Our next hop tasting will feature lighter hops, moving away from bold IPA flavors to session ales, maybe lagers, and other beers where hop flavor remains important.  Stay tuned for the date (or suggest it and put in on the meeting schedule).

If you’re interested in helping plan what the Brewsers will do for next year’s National Homebrewers Conference in Baltimore, write Jeff Lyons at jefflyonsnyc@gmail.com.  Passes go on sale in the late winter, but the Brewsers—along with other NYC groups, through Brewnity—are already talking about what we can do, both to facilitate getting as many of us down there as possible and to make a strong showing for NYC.

Finally, fellow members of Brewnity, the Brewminaries, are holding an Prost, an Oktoberfest.  This Saturday at Industry City Distilling.  It’s $35 or $40 at the door.  Follow the link for tickets and more details.

Meeting in a week – Hops experiment tasting

We’re not meeting on Labor Day but will meet the following Monday, September 14. A number of us brewed a (slightly modified) version of Hop2It, the “Hops R&D recipe” from Russian River’s Vinnie Cilurzo, so we’ll taste those, talk hops, and more. The sign up sheet is on Google Drive. If you signed up to brew Hop2It and changed any plans, please update those. If you brewed but didn’t sign up, please add your info. It’s not a competition, but we’ll have tasting sheets and rate our favorites.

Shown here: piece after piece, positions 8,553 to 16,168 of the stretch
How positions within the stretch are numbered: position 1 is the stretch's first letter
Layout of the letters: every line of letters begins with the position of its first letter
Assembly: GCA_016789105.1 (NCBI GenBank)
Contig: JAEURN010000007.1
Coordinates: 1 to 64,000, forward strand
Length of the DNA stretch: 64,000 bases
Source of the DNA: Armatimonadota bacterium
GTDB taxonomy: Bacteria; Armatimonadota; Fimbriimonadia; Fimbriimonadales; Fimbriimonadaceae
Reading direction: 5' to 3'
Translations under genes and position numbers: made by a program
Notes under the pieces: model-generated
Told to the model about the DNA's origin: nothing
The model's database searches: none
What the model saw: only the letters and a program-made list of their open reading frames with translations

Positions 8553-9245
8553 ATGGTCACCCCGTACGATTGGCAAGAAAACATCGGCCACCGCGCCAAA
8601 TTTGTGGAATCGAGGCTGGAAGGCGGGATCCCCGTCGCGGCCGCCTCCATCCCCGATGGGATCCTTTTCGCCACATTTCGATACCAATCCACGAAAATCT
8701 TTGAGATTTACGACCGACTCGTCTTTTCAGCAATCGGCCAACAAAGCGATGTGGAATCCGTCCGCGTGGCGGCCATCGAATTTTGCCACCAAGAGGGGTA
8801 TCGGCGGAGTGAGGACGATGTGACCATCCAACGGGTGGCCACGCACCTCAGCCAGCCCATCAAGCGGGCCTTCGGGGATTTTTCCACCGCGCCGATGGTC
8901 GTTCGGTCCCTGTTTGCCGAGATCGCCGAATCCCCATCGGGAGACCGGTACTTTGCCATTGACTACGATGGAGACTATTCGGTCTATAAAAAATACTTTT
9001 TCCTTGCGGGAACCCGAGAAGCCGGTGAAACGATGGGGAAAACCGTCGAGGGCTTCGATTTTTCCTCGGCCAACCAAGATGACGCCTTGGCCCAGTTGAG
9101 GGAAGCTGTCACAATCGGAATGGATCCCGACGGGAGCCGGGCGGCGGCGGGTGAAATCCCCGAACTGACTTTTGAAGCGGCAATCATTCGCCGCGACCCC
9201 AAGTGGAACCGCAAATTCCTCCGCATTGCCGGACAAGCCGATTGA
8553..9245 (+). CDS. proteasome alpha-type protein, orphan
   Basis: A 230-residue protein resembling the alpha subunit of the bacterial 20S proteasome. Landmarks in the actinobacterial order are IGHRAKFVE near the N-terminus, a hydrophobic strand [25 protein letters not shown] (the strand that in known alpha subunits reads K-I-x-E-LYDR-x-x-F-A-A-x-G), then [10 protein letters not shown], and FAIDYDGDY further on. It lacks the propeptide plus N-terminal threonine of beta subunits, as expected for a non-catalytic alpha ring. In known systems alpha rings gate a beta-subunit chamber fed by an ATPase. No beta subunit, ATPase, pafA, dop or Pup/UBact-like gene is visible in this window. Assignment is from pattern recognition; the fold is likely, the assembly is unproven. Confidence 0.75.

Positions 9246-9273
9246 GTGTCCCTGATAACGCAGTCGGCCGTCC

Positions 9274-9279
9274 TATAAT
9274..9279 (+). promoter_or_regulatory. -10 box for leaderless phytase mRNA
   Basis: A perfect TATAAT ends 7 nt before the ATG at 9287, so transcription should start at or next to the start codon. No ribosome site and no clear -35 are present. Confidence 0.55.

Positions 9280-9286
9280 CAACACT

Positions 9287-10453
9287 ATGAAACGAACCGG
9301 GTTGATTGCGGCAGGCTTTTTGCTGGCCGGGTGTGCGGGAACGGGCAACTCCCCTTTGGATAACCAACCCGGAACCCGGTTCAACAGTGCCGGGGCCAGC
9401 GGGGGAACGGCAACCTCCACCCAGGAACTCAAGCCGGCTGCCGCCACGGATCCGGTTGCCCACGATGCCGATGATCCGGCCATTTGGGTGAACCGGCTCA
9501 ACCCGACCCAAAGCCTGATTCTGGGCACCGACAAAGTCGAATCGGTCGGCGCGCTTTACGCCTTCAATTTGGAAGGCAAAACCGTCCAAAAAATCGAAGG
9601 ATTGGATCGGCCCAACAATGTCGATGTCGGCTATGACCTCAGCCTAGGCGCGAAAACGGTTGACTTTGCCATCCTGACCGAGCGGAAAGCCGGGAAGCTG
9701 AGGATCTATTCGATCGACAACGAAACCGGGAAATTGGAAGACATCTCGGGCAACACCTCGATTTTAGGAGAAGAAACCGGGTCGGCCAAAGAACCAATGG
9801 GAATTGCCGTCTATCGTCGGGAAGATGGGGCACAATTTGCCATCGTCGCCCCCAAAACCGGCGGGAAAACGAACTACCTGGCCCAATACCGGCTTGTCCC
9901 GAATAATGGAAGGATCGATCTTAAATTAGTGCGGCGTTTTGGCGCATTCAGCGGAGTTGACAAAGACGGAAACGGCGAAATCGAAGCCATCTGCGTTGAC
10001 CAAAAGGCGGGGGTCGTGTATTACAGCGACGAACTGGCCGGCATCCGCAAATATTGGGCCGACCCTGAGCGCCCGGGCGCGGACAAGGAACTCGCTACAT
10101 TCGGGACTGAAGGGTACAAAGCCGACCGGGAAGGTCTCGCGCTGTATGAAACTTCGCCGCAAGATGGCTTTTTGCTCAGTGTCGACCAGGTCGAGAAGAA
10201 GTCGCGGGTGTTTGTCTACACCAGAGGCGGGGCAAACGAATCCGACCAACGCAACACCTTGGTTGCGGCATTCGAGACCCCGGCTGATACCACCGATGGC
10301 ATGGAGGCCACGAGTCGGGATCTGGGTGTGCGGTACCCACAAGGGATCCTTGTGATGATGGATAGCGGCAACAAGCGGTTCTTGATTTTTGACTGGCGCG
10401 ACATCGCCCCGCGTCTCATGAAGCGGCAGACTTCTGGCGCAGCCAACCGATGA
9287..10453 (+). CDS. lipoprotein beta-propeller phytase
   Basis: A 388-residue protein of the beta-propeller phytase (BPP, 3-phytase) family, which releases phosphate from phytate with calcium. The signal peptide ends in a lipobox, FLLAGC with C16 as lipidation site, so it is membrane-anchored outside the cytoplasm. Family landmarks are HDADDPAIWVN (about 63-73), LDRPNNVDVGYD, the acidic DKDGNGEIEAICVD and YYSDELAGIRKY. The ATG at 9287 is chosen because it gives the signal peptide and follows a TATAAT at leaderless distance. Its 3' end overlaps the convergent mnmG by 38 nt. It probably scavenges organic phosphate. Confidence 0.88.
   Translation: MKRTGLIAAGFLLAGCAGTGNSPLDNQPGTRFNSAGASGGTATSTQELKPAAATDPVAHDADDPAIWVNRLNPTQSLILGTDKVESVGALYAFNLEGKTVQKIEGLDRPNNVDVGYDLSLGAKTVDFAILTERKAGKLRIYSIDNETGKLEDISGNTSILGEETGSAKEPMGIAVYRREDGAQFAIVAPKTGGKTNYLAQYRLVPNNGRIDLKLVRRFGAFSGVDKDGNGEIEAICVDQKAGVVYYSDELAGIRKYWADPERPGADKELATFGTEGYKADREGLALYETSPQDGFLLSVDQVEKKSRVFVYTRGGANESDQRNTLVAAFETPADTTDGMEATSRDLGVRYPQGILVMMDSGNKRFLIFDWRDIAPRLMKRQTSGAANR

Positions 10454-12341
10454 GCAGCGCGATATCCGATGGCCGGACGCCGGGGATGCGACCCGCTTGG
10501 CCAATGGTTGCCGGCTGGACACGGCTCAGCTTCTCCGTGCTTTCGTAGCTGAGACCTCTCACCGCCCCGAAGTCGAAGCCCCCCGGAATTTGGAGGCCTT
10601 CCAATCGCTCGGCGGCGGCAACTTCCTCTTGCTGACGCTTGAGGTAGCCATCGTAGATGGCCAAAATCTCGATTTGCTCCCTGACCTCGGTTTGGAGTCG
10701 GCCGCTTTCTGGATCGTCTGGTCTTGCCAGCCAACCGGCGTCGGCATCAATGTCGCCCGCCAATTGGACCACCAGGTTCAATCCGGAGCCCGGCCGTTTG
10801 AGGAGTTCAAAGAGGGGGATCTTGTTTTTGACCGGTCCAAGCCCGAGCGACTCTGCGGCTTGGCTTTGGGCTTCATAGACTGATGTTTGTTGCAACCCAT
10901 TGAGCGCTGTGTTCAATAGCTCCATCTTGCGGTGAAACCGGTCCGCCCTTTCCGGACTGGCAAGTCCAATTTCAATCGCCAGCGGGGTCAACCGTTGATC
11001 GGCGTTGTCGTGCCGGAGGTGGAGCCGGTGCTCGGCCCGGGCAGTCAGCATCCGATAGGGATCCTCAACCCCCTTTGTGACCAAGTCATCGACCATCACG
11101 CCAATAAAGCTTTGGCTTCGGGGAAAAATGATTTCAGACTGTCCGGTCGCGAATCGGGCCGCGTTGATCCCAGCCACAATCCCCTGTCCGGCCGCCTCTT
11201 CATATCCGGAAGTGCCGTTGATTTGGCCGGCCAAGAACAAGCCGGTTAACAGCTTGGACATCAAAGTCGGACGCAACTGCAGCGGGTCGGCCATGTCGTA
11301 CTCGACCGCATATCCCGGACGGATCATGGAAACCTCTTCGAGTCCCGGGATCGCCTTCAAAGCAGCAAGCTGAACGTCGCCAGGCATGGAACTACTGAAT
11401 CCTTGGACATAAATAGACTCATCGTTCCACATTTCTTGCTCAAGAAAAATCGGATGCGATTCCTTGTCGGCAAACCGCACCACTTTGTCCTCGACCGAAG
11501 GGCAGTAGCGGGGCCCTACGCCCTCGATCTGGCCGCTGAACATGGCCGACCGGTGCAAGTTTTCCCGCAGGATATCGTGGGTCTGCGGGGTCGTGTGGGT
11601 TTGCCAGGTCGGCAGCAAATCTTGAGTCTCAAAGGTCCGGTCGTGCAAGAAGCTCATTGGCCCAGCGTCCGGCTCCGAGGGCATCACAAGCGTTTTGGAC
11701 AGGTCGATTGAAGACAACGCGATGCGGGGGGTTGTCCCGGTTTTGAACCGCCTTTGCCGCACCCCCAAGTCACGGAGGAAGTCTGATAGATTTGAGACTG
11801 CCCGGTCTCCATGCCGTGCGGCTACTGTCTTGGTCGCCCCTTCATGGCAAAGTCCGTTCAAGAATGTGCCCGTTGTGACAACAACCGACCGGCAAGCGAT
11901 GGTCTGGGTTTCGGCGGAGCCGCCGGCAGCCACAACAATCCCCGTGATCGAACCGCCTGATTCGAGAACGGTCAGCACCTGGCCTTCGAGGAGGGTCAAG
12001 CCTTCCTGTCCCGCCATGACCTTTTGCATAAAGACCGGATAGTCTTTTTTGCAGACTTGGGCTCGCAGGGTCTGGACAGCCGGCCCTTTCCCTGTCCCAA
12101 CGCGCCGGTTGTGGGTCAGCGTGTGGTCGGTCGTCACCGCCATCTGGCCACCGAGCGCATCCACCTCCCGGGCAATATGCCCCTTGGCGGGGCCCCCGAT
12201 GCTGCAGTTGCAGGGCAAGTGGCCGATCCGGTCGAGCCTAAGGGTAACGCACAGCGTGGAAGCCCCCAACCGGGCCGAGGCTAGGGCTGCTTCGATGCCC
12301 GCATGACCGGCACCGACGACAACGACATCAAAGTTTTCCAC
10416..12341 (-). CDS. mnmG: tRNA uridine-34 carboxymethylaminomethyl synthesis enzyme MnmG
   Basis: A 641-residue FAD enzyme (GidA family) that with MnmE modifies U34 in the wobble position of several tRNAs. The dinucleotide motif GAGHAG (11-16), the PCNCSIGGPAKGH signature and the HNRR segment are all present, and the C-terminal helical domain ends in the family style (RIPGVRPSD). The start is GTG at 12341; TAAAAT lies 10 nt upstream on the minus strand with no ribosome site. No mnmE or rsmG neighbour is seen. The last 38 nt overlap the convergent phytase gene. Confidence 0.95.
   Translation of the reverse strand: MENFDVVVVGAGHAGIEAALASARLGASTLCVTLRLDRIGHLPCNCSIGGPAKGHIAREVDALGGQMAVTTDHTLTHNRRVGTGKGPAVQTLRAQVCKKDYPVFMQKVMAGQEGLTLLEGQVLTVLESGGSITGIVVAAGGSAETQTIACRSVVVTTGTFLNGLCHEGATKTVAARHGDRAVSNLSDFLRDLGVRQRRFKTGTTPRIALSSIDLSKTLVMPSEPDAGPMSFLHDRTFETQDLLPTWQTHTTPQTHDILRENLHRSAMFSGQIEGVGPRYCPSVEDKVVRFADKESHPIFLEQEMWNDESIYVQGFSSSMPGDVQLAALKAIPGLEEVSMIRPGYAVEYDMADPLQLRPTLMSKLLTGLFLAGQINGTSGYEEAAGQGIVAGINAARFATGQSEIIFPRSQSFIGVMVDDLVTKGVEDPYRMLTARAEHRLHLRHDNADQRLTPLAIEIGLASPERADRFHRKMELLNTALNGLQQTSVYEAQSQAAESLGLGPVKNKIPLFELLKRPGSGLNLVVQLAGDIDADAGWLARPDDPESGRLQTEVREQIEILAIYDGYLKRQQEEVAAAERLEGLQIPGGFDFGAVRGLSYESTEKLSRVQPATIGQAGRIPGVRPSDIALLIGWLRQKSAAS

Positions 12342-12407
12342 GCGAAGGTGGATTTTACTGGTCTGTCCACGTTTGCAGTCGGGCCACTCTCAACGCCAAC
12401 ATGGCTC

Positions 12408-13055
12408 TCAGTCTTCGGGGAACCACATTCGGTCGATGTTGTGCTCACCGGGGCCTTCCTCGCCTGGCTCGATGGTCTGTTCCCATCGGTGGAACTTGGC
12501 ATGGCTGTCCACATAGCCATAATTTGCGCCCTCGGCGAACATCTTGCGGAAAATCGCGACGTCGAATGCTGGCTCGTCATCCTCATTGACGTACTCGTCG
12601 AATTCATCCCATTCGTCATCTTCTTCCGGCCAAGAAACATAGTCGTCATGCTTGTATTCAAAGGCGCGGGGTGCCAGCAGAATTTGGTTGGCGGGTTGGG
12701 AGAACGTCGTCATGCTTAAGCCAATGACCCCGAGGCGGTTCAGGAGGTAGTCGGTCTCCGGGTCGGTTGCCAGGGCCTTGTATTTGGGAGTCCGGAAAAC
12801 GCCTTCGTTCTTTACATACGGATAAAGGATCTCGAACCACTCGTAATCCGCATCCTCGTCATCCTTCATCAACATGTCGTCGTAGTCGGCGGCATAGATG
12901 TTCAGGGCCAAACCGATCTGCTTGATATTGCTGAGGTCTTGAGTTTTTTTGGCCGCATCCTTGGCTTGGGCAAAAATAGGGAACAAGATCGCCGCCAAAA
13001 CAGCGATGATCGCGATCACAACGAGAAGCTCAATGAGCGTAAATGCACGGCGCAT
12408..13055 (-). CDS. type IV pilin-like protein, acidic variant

August Meeting: Draft Systems

Our meeting is coming up on Monday. Francis will be joining us to talk about all things draft systems. He has been working with Pipe Dreams since he retired from bartending our monthly meetings at Brouwerij Lane (wait, you worked there other days too?). It should be quite informative.

That leaves plenty of time for general home-brew sharing. As always, if anyone has something they are working on for an upcoming competition and would like the group’s feedback, just let us know, sign up on the google spreadsheet, and bring some beer to start off the meeting!

See everyone on Monday evening. Enjoy your weekend!

Picnic tomorrow, hop experiment and upcoming competitions, plus more plans for months to come

We have a lot of plans to take us through the fall and even parts of next year, but before those is tomorrow’s Brewnity Picnic. See who’s going and add yourself on the sign up sheet. The basics are at the bottom of this message. There’s also a charity raffle, benefiting the Young Survival Coalition, so bring a little extra cash.